Practically every other chef we’ve queried on their favorite meat inevitably points to pork, the versatile “other white meat” that tastes incredible from snout to foot to tail, and also looks kind of cool inked on a cook’s arm. Recent reports sounded an alarm over a coming shortage of bacon and other pork cuts, which some outlets say could be overblown paranoia. Nonetheless, we plan to get our fill just in case rashers are ever run off our plate anytime in the near future. There’s currently no shortage of creative ways swine is served to L.A., found in straight-forward cuts and in so many insane forms that it’s hard to keep count, from entire KTown restaurants specializing in specific pig parts to odd desserts bearing bacon and Iberico. Here now, a look at eight such places to get your pig on.
Pigg: Chris Cosentino’s quarters at Umamicatessen may be the porkiest place in L.A., featuring a menu with pig parts as the thrust of every dish, be it lardo-in-a-can, pig ears with pig brain aioli, raw Iberico be Bellota, hoof and mouth sandwiches, pork shoulder for four, or the rotating display case of cured luxury pork served piece by piece or in a chef’s choice platter called “Around the World in 8 Hams.” 852 S. Broadway Downtown; 213-413-8626.
Animal: The famous Fairfax restaurant’s menu changes daily, but you’re always guaranteed a potent dose of what Food GPS refers to as “Vitamin P,” served in classics like Jon Shook and Vinny Dotolo’s barbecue pork belly sliders with crunchy slaw or chili-dusted pig ears spritzed in lime and coated in fried egg. Other uses of the oinker include a crispy pig head croquette served with chow chow, balsamic pork ribs with panzanella, and buffalo-style pig tails. Whatever you get, don’t miss the bacon chocolate crunch bar with salt and pepper ice cream for dessert. 435 N. Fairfax Ave. Mid-City; 323-782-9225.
Palsaik Samgyupsal: Groups hit this Koreatown barbecue legend for its pork belly served eight ways, enjoying the cut in a variety of distinct marinades, including red wine, curry, ginseng, and miso paste. Even better, the owners are content to convince you this is health food. A la carte dishes also include presentations of pork jowl, pig skin, and knee cartilage soup. Just look for the adorable cartoon pig on the sign. 863 S. Western Ave. Koreatown; 213-365-1750.
Salt’s Cure: There’s shortage of pork in this small corner of West Hollywood, which carefully sources its Cali-raised meats and does its own butchering. Bacon burgers, potted pork, beer-braised pork chili, and pork hash are menu mainstays, but the bone-in Berkshire pork chop is consistently cited as one of L.A.’s favorite takes on the home-style classic. 7494 Santa Monica Blvd. West Hollywood; 323-850-7258.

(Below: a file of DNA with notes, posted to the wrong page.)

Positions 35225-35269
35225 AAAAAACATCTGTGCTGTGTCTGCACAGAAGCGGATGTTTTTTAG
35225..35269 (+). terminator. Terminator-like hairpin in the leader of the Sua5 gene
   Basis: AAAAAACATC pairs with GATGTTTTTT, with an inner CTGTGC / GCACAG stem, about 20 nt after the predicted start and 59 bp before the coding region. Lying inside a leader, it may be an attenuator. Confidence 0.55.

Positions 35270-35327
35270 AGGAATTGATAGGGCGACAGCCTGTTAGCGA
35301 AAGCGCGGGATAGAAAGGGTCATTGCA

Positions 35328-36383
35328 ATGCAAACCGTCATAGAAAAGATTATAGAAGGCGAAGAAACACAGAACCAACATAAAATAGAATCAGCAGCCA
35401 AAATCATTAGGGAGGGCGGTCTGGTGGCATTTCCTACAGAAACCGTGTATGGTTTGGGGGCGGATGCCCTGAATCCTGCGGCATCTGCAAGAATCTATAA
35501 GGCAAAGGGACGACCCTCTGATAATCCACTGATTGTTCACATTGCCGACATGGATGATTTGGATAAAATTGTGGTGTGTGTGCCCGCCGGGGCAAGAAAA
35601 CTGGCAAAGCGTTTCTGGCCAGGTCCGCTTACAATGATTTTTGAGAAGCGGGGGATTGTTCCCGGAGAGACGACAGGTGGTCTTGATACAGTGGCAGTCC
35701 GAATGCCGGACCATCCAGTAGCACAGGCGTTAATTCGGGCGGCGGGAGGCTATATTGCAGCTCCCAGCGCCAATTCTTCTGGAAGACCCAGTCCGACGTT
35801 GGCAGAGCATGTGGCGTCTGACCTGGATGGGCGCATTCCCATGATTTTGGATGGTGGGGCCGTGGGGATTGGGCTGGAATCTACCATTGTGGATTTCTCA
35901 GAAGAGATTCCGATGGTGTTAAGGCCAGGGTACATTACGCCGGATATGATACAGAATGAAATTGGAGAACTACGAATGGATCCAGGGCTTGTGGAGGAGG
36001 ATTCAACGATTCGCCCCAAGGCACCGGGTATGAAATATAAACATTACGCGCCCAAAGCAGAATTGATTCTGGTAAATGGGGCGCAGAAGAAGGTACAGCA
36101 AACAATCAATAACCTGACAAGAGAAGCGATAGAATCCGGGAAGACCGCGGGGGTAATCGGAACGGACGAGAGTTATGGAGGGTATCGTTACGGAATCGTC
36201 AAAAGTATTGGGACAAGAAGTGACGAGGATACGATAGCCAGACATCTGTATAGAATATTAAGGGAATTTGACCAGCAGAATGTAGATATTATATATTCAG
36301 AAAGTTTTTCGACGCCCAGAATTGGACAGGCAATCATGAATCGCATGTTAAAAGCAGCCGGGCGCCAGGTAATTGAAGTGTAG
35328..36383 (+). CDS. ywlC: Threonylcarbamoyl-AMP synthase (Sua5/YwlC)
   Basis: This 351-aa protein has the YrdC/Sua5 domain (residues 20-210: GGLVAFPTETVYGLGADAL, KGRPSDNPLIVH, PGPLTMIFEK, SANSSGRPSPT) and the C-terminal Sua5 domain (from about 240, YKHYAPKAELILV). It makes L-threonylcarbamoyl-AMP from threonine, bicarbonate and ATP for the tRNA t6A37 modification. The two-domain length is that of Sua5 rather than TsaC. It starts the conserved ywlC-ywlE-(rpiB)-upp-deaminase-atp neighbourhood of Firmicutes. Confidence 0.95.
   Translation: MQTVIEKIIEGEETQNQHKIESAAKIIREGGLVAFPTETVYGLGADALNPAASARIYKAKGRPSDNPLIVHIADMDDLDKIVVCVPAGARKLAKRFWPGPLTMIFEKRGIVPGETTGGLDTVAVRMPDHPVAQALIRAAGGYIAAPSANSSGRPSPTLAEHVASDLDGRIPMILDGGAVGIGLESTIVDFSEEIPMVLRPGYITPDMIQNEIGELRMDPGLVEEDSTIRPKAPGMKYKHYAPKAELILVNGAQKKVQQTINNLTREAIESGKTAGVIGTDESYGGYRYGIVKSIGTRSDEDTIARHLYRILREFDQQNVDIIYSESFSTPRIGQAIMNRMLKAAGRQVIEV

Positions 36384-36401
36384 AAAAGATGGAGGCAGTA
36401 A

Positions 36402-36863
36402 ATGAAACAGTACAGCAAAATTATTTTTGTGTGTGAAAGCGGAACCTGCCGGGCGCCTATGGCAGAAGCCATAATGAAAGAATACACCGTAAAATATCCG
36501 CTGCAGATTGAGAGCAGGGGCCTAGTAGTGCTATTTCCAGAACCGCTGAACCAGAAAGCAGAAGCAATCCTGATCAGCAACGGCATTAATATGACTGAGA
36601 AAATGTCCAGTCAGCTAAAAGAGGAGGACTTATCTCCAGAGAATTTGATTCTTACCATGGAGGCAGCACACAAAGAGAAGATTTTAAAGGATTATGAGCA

Fig: Last we glimpsed Fig chef Ray Garcia, he was presiding over a bowl of pig parts for an afternoon of nose-to-tail tacos. But his market-adhered hotel restaurant is most notorious for the chef’s invention of bacon-wrapped bacon, a mouth-melty slab of smoked pork belly seamlessly stitched in a border of crispy bacon. 101 Wilshire Blvd. Santa Monica; 310-319-3111.
Ramen Yamadaya: This chain’s big bowls of tonkotsu ramen brim with a heady brew of pure pork flavor coaxed from a 20-hoiur boil of 120 pounds of pork bones. Each customer is promised about 24 ounces of pork essence in every serving of the flavorful bowl packed with silky handmade noodles. Locations in Westwood, Torrance, and Culver City.
Slater’s 50/50: If the day really dawns for a bacon shortage, blame this San Diego import to Orange County, which travels the road of excess when it comes to bacon-fixations. Just take one look at The ‘Merica burger it unleashed on July, featuring a 100% bacon patty topped with bacon, bacon dressing, and bacon cheese. Menu regulars include a peanut butter and jelly-topped bacon burger and turkey-bacon chili. Locations in Anaheim and Huntingon Beach.
Nickel Diner: You’re going to need dessert and if Umamicatessen has run out of Adam Fleischman’s Iberico-enhanced Porc Phat ice cream from L.A. Creamery, you might need to run to Nickel for their legendary bacon-studded, maple-glazed donut. But the bacon obsession doesn’t end there, as breakfast and lunch include an open-faced BLTA with thick-cut bacon and avocado, and dinner plates feature catfish served with bacon-fried brussel sprouts. 524 S Main St. Downtown; 213-623-8301.
Earlier: Fifteen Things to Blame for the Impending Bacon Shortage [GS]